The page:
Peter Quantrill
August 2017

The dedication is to a pianist, student and lover whom Morton Feldman came to know late in life, but For Bunita Marcus (1985) has other, unwritten subjects and subtexts: the composer’s mother, his grief at her passing, the solace he takes in unpicking and restitching the old Western fabric of counterpoint into one unbroken, 75-minute span as gently patterned yet intricately detailed as the Persian rugs he collected. As Marc-André Hamelin has remarked: ‘It’s astonishing that a work with so few notes on the surface can be so multi-layered.’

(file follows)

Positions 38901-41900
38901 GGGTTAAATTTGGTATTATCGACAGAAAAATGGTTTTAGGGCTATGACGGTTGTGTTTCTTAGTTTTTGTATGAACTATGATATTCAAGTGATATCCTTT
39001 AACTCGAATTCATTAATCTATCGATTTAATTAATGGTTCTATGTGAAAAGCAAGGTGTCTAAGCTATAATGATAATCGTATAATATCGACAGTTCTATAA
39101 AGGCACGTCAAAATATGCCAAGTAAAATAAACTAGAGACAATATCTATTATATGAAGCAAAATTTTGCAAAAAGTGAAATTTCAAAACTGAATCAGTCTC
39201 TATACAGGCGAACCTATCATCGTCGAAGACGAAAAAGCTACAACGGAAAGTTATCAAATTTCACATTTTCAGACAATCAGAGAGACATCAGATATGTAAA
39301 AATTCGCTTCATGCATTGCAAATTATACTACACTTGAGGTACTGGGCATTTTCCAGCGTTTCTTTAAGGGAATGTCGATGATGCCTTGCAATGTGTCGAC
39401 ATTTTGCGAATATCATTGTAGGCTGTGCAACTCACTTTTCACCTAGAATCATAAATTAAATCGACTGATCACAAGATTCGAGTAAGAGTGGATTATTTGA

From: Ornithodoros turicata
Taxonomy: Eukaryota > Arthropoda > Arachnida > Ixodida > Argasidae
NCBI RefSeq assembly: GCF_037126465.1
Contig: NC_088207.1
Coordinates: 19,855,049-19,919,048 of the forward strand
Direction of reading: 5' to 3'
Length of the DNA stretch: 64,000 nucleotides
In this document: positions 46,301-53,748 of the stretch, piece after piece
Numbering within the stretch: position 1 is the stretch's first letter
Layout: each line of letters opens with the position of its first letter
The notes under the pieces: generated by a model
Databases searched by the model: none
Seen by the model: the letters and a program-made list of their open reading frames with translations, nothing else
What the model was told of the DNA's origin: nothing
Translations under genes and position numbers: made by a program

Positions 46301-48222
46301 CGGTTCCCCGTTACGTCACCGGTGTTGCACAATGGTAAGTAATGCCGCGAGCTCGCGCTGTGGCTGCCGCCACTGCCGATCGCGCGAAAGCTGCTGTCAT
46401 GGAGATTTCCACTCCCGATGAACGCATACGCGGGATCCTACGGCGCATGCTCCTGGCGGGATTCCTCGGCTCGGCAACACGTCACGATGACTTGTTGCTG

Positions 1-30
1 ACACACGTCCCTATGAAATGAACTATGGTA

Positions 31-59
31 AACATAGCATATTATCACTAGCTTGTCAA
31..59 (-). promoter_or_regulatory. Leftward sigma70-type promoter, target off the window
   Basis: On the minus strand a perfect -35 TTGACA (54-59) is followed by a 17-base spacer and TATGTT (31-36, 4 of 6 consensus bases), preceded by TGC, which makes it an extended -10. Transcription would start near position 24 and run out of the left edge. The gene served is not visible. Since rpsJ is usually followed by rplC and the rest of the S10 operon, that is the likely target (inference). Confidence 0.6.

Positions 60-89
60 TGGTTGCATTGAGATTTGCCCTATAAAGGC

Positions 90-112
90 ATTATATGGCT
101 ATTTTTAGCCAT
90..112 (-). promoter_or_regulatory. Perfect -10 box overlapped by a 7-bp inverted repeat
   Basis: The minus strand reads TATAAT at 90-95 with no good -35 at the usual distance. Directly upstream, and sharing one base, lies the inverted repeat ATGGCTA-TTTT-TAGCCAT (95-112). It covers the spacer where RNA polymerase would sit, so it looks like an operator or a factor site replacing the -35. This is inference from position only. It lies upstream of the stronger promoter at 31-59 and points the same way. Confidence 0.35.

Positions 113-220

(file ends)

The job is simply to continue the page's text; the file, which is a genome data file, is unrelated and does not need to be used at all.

There have been other recordings, more patiently unfolded and with less dependent recourse to the sustain pedal, notably Sabine Liebner on Oehms. What Hamelin has in his favour is an unwavering focus on the dense wave of Feldman’s rhythmic grid, and a studio recording as softly tangible as fine silk. Do not, as they say, adjust your set. Rather, sit back and let the music adjust your head.